Residuals in Soviet exports have generally accounted for at leastercent of Soviet exports to the individual East European countries. The earlier research aid concluded that residuals of this size almost certainly could not be accounted for by unlisted goods under ordinary commercial trade. The listing of Soviet exports to East European countries appears to be quite comprehensive. Also supporting the conclusion that the residual in Soviet exports to Eastern Europe contains military hardware is the wide fluctuations in theseboth in absolute terms andercentage

of exports. These fluctuations cannot be attributed to changes in the listing of specific categories. Furthermore, it ia highly unlikely that changes in unlisted commercial trade werearge enough magnitude to explain the fluctuations.

pointed out in the earlier researchstatistics published by Poland, EastYugoslavia corroborate the use of theSoviet reporting on exports to these countriesSoviot shipments of militaryresearch on the trade statistics of the

above-mentioned countries and of Bulgaria,Hungary, and Romania supports, for the most part, the original methodology for determining Soviet exports of military hardware to Eastern Europe. In the case of Poland, however, theof military equipment from the USSRay be too high. Most of the East European trade data studied were not available at the time of the earlier research aid. etailed examination of the import statistics of the East European countries with respect to theof military hardware.

Recent Developments in East European Imports of Military Hardware


4. oviet shipments of militaryto Eastern Europe totaled an0 million2 million (see Thesedecreased sharply4eriod of rapid growth which began {For an index of estimated Soviet exports of military hardware to Eastern Europe, see the chart.)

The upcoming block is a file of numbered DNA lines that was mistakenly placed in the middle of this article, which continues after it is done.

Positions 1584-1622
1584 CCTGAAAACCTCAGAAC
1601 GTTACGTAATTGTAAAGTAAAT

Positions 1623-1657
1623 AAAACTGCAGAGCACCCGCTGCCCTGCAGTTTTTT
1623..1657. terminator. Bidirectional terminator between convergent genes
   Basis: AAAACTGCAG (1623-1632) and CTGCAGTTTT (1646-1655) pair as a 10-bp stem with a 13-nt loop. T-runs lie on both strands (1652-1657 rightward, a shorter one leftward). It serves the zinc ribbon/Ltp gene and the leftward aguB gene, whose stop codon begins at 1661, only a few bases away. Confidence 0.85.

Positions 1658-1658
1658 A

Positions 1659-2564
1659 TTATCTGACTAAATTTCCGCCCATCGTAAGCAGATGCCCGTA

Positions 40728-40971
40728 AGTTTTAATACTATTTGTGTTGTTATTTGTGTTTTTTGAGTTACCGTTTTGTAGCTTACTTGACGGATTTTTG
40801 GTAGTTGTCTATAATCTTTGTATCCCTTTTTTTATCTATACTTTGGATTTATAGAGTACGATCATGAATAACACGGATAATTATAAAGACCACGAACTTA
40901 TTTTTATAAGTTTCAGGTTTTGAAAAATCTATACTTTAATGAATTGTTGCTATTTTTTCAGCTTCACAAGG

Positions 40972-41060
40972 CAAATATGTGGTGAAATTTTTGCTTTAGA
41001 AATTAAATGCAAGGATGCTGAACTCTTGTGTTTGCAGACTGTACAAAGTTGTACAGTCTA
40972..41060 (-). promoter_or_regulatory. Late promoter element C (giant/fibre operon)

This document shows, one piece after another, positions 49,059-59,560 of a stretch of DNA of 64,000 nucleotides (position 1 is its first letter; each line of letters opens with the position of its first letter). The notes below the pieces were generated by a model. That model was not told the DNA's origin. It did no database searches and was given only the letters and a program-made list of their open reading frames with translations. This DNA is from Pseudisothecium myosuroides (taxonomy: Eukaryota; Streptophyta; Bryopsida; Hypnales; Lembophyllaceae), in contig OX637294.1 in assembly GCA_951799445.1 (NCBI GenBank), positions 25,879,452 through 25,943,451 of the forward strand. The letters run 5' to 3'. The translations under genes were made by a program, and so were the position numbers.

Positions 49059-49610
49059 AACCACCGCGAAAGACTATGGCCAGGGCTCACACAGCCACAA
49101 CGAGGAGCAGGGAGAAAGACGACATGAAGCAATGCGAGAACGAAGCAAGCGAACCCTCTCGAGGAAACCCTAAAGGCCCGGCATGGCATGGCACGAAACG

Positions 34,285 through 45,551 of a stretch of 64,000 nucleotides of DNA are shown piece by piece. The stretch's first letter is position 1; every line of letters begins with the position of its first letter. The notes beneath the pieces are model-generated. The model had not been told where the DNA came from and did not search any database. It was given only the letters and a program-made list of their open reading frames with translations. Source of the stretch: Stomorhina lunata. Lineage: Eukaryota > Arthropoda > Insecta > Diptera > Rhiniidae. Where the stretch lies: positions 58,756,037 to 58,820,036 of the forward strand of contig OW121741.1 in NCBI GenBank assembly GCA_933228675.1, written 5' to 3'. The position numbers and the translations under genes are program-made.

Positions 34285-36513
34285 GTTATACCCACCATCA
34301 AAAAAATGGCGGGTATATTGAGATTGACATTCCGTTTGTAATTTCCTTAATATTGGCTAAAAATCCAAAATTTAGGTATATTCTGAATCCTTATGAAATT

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Among the possible reasons for tho declines that by substantially increasing importsost of theuropean countries had built up their stock of advanced militaryto planned levels and needed to import for the most part only replacements and spare parts. possible reason was the greater reliance of the East European countries on the increasingof military hardware in tho area.

information on actual deliveriesmilitary hardware was available for theperiod to show that the Soviet exportfollowed these deliveries- There hasenough information on actual deliveriesto validate the decline in militaryfrom the residuals.

Soviet shipments of military hardware to Hungary, Czechoslovakia, Romania, and Bulgariasharply4 On the other hand, shipments to East Germany declined only slightly and those to Poland rose somewhat. Military hard-arehare of total Soviot exports to Eastern Europe dropped from aboutercent4 toercent ontainsdata used in preparing the estimates of Soviet shipments, which were derived from data in the Soviet foreign trade yearbooks.

Until the Soviet trade statistics8 are availableprobably latehere will be no direct evidence as to what happened to Soviet shipments of military hardware to Eastern Europe However, since the Czech array has been discredited, and even cut back, Sovietof military ond items to Czechoslovakiahave boor, reduced. The Soviets also may have cut such shipments to Romania because of the letter's opposition to the Soviet invasion of Czechoslovakia. There is no reason to suppose that the invasion had any effect on exports to the other East European countries.

In addition to importing military hardware from tho USSR the East European countries also trade in military hardware among themselves. Only thc largest shippers, Poland and Czechoslovakia, provide detailed enough trade statistics to permit an estimate of their trade in military hardware with


Eastern Europe (seehis totaled an0 million0 million.

Table 2


Polish and Czech Trade in Military Hardware with Eastern Europe a/

Million PS $

Polish Trade W Czech Trade

Exports Imoorts Exports Imports




The estimated ranges were obtained byercent of total exports and imports from the trade residuals.

b. Based on Polish data, unless otherwise